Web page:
I ran for office in a western Canadian province many years ago, almost thirty, to be exact. I ran for what would be the equivalent in the US of the Democrats – our federal Liberal Party. Because I was a candidate, people felt open to express their concerns to me. The blatant racism I discovered while door-knocking– back then, mostly comments about turbans–both shocked and surprised me. I didn’t win that election, but as a young single mother, I didn’t want to raise my daughter in that atmosphere. I moved to Ontario a year and a half later. It was acceptable to be a liberal here, and even the Conservatives tended to be pretty moderate.
I’ve never regretted that move; I only wish I’d done it sooner. I moved to Ottawa, our national capital, which isn’t far from the small town where the Blairs settled in the early 1800s, so I was close to family too.
Ottawa is a great city. It’s friendly, and safe. It’s an easy city to get around in, even with all the construction that’s going on. Where I live, I can drive downtown in eight minutes. I can walk to trendy restaurants and shops; I know the names of the owners and they know me, so it feels like a small town, even though we’re almost a million people. People smile at each other on the street, while they’re out walking their dogs; in my neighbourhood, more people know my dog’s name than mine.
We’re putting in light rapid transit everywhere which is a pain right now, because all the detours during construction, but will really transform this city.
We have a mayor who manages (somehow) to get to almost every event in town and knows a lot of us by name; same with our city councillors, all good men and women, who work hard. Unbelievably hard, when I think about the hours they put in dealing with the inevitable problems that pop up every day.
The health care system isn’t perfect but it’s not the disaster your President-elect portrayed it during in the debates. It’s not easy to find a family physician these days, but there are walk-in clinics everywhere. And the health care is free. If you have a serious medical problem, you can count on that support system to be there for you, no premiums, no insurance company deciding what treatment you can afford. It’s something we’re very proud of; we weren’t happy when your President-elect described it in negative terms. It works a whole lot better than the alternative.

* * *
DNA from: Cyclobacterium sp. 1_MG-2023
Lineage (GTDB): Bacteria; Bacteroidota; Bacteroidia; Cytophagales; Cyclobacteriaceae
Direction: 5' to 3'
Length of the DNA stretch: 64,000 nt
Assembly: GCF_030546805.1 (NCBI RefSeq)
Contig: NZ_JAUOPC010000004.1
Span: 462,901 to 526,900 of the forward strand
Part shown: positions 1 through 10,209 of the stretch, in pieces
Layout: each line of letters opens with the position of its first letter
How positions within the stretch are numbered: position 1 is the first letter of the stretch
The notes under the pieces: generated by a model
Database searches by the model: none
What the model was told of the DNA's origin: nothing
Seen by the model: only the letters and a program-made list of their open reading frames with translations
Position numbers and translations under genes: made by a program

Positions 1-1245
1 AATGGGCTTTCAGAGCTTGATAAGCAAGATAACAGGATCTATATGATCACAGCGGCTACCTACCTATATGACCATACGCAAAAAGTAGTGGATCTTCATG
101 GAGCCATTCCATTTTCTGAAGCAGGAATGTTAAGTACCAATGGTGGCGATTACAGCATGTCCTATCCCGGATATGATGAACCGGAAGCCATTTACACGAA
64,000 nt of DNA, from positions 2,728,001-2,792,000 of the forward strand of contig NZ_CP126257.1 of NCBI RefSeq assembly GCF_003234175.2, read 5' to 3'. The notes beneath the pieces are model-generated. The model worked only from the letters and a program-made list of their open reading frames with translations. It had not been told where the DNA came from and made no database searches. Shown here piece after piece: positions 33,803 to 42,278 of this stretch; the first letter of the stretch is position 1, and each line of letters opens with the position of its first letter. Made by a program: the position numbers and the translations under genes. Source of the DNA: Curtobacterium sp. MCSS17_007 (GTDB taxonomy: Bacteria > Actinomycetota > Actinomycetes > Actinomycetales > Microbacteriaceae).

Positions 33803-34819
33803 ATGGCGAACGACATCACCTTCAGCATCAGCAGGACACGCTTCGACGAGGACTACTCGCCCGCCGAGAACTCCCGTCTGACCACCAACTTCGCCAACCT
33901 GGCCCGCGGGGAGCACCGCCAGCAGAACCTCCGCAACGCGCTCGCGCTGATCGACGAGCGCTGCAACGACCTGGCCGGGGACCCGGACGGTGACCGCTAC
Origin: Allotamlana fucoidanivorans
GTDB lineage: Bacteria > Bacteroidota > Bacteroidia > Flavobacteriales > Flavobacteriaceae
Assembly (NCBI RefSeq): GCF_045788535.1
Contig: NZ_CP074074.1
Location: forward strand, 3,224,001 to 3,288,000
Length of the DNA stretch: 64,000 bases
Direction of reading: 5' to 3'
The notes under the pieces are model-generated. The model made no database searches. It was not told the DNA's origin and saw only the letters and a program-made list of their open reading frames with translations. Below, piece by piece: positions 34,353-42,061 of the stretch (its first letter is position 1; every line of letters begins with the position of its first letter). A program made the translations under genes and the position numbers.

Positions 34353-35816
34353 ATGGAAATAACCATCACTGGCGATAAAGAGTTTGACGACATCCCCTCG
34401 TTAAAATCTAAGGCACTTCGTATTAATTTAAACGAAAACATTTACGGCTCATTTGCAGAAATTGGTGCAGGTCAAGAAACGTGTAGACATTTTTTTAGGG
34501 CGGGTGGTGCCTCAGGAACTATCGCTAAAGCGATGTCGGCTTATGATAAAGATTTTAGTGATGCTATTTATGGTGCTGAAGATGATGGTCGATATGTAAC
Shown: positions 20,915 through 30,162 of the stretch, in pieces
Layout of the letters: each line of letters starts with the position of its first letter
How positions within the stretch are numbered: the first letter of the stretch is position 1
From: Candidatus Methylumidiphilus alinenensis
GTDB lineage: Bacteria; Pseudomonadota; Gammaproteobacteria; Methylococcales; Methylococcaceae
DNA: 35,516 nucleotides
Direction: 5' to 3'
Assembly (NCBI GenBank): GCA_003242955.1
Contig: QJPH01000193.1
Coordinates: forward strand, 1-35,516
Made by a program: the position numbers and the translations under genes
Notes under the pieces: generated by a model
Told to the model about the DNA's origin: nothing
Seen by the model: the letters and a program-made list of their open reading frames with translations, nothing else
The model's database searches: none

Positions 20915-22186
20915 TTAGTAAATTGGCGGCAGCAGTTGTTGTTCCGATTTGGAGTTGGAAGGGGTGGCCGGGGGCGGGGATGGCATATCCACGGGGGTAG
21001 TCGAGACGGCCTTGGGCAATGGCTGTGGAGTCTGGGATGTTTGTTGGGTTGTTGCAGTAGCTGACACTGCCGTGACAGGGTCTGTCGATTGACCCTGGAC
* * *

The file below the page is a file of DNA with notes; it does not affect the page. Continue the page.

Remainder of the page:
The vast majority of people don’t carry guns, concealed or otherwise. I’ve only ever known one person in my whole life who owned a handgun and that was an Alberta judge who’d made a lot of enemies during his high profile criminal law career: he carried it in a leg holster strapped above his sock. That scene in Columbine where Michael Moore opens the front door of a house in Windsor and walks in unannounced, a complete stranger, and then comments at how surprised he is that no one threatened to shoot him? That’s Ottawa, too. We had our 17th or 18th homicide this week of the year. For us, that’s a lot.
Too many visible minority people, both indigenous and people of colour, get stopped and harassed by the police here . But nothing on the scale of what happens in the United States, although that’s nothing to be complacent or self-congratulatory about, either.I used to work as a human rights lawyer; I know discrimination is still out there; it just hides in the cracks and the corners. For what it’s worth, we’re working on it. Things change slowly. Too slowly for most of us. But we do celebrate same sex marriage and we have an openly gay female Premier and an openly gay Cabinet minister and that says something about the progress we’ve made.
We have a country that, at the moment, has a young, telegenic, and vibrant Prime Minister who hasn’t groped anyone that I know of and treats women with respect. (Justin Trudeau did elbow a female Member of Parliament accidentally on the floor of the House of Commons and was genuinely contrite; he apologized often and profusely). He has a lovely young family and some very smart people around him. He appointed equal numbers of men and women to his Cabinet, the most diverse we’ve ever seen (including two Cabinet ministers in turbans) and so far, it’s working out well.
We fell off track a bit, with our previous government, I think, in terms of maintaining our Canadian values: I feel like we’re finding our way back to them. And one of those values is welcoming immigrants, no matter where they’re from. Prime Minister Trudeau was at the airport to welcome the first plane load of Syrian refugees himself, and I think that brought tears to a lot of eyes, watching him hand snowsuits to those little tired, frightened kids. He likes to give hugs.
If you really are thinking of moving to Canada, be warned, it’s not perfect. It can be really cold in winter and scorching hot in the summer and we really only have those two seasons and fleeting glimpses of the other two. We complain about the weather constantly, no matter what it is; that’s part of our national dialogue. We don’t take as good care of our environment as we should, but we do believe in climate change and are trying to take concrete steps to deal with it. In most things these days, I would say we lift, or at least try to lift, above our weight.
It’s a good place to live, this country, and this city. If you do decide to move here, we’ll make you feel at home. But if you stay where you are, know too that we’ll stand with you.